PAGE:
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Milwaukee area residents urged to cut water use as rains cause sewer overflow

Combined sewer overflow began Tuesday evening

Jones Island Water Reclamation Facility
Jones Island Water Reclamation Facility, one of two treatment plants run by the Milwaukee Metropolitan Sewerage District, is shown on Nov. 15, 2019. In 2018, the district saw six combined overflows — its most since 1999 — sending 1.2 billion gallons of stormwater and untreated sewage into Lake Michigan and a series of rivers, canals and a creek flowing into it. Danielle Kaeding/WPR

The Milwaukee Metropolitan Sewerage District wants people in the Milwaukee area to cut their water use after rains caused a combined sewer overflow.

The overflow began at 5:40 p.m. on Tuesday, and officials said the total volume won’t be known for several days. The overflow is the first this year for the Milwaukee Metropolitan Sewerage District, or MMSD. The agency overseeing Milwaukee’s system serves 1.1 million people and 28 communities.

Parts of the Milwaukee area rely on a combined sewer system to collect stormwater and sewage for treatment, and heavy rains can overwhelm sewers. Under federal law, the sewerage district is allowed six combined sewer overflows each year. 

Bill Graffin, the agency’s public information manager, said rain gauges show anywhere from 1.3 inches to around 2.6 inches of rain has fallen across its service area since Monday.

“We issued a water drop alert, which is just asking people to try and use less water,” Graffin said.

Residents are being urged to do so by taking shorter showers, emptying rain barrels and waiting to wash dishes and laundry.

The agency sends excess water into local rivers and Lake Michigan to prevent sewage from backing up in people’s homes when too much rain enters the system. Graffin said about a half a dozen sewer backups had been reported so far in areas like Milwaukee and Wauwatosa as of Wednesday morning.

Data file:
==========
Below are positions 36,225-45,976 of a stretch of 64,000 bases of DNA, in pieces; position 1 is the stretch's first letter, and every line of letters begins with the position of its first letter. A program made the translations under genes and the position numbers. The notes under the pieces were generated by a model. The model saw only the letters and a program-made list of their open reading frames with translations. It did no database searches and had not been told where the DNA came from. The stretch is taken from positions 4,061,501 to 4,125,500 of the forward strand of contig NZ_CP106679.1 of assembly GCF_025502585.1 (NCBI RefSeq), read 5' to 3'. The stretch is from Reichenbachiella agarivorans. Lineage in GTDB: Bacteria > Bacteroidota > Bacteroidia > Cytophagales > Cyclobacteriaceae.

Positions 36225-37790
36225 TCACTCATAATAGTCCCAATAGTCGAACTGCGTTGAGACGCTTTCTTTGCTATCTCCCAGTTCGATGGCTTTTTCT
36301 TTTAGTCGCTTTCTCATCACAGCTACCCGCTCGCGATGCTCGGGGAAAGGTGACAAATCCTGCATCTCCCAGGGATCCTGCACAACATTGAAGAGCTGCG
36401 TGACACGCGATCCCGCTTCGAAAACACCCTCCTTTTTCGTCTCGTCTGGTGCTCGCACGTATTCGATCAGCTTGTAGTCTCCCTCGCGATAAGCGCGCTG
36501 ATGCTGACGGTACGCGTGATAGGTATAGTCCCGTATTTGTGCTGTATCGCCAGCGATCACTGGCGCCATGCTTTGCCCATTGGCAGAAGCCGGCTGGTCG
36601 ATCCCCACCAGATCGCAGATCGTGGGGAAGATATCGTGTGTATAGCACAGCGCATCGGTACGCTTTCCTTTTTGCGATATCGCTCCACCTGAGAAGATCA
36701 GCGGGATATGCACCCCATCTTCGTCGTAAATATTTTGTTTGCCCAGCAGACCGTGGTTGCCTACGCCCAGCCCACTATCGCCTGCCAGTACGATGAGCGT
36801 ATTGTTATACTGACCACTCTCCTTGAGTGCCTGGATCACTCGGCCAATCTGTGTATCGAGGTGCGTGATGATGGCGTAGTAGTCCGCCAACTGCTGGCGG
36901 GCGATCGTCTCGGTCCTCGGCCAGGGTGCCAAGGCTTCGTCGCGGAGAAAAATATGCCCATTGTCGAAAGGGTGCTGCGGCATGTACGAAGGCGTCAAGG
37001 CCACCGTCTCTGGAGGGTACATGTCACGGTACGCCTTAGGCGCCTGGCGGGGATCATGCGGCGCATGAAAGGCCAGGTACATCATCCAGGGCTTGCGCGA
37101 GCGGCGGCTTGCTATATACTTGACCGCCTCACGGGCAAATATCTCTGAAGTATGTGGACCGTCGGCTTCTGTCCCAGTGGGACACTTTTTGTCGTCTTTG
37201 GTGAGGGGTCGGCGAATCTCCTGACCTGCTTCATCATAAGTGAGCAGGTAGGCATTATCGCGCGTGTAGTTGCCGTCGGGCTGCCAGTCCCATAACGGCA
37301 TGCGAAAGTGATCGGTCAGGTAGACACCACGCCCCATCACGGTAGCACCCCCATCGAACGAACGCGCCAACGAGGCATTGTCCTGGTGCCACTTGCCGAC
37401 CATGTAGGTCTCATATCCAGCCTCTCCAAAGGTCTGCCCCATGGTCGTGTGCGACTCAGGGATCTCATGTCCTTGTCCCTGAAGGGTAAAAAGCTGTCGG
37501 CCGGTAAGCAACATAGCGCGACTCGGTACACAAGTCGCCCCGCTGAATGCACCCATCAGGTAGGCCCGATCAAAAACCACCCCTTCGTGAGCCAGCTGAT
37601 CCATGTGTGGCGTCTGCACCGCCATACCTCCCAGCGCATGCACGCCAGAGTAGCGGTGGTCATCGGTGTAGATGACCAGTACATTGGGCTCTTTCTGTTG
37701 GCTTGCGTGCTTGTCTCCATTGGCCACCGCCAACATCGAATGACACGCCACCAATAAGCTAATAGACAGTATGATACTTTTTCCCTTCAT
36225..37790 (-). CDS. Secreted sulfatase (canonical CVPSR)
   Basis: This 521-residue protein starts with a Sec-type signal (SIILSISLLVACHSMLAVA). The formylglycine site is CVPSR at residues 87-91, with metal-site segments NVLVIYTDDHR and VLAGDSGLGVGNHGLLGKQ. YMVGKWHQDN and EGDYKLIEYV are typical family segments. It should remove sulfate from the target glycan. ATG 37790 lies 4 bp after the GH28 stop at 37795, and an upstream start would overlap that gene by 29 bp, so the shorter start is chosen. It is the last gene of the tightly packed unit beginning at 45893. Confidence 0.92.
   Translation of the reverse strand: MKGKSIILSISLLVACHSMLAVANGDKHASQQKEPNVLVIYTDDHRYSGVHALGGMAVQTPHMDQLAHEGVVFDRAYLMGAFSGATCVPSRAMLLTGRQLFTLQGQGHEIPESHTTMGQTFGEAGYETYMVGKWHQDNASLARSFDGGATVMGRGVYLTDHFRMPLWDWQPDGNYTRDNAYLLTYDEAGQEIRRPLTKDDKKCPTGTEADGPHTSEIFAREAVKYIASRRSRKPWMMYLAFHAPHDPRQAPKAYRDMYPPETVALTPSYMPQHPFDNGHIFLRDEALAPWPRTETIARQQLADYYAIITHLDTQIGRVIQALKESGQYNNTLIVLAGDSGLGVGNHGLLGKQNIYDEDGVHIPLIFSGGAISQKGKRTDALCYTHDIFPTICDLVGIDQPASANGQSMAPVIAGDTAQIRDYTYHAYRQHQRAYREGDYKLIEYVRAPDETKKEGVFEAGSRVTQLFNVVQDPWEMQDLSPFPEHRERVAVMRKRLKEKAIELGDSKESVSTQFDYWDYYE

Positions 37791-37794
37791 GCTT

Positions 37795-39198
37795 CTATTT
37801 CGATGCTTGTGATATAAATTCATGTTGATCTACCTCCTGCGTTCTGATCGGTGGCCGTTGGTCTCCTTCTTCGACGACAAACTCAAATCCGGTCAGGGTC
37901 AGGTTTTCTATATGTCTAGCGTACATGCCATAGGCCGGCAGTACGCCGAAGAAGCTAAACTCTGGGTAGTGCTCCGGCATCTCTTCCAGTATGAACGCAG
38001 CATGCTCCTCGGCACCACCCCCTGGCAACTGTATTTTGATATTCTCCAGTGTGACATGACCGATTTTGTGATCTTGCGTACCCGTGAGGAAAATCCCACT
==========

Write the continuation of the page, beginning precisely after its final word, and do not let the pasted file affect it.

“When we get rains or snow melts, if we get a uniform inch of rain on our service area, that’s 7.1 billion gallons of water,” Graffin said.

The Milwaukee Metropolitan Sewerage District’s Deep Tunnel
The Milwaukee Metropolitan Sewerage District’s Deep Tunnel is a 521-million gallon storage system 300 feet underground that collects wastewater and stormwater until it can be treated and discharged. The tunnel has helped the district treat more than 98 percent of its wastewater in a typical year, but increasingly intense rains are adding stress to the district’s system. Photo courtesy of the Milwaukee Metropolitan Sewerage District

The sewerage district’s Deep Tunnels, a 521-million gallon storage system, has helped prevent more than 151 billion gallons of pollution from entering Lake Michigan since it initially came online in 1994. Prior to the tunnels, around 8 to 9 billion gallons polluted waterways.

The agency said the system has reduced 50 to 60 overflows annually to an average of two each year. Its Deep Tunnel was 76 percent full as it held 328 million gallons of stormwater and wastewater as of Wednesday morning. 

So far this year, MMSD has treated nearly 22.3 billion gallons of stormwater and sewage. The agency has captured and cleaned around 98.6 percent of water treated by its system since 1994.

Last year, around 230 million gallons of untreated sewage and stormwater overflowed into local rivers and Lake Michigan after heavy rains and snowmelt during late February and early March. In 2022, an overflow released 756 million gallons.

Graffin said the agency’s 10-year spending plan includes $2.2 billion for infrastructure improvements and maintenance across its sewer system and treatment plants. MMSD is also purchasing properties to help reduce flooding and water pollution through its Greenseams program.

Graffin said the agency has more than 5,000 acres of property with soils that can absorb water like a sponge or wetlands to reduce stormwater coming into its system.

“All those properties combined can hold and store billions of gallons of water,” Graffin said.

The sewerage district has invested more than $4 billion to reduce sewer overflows.

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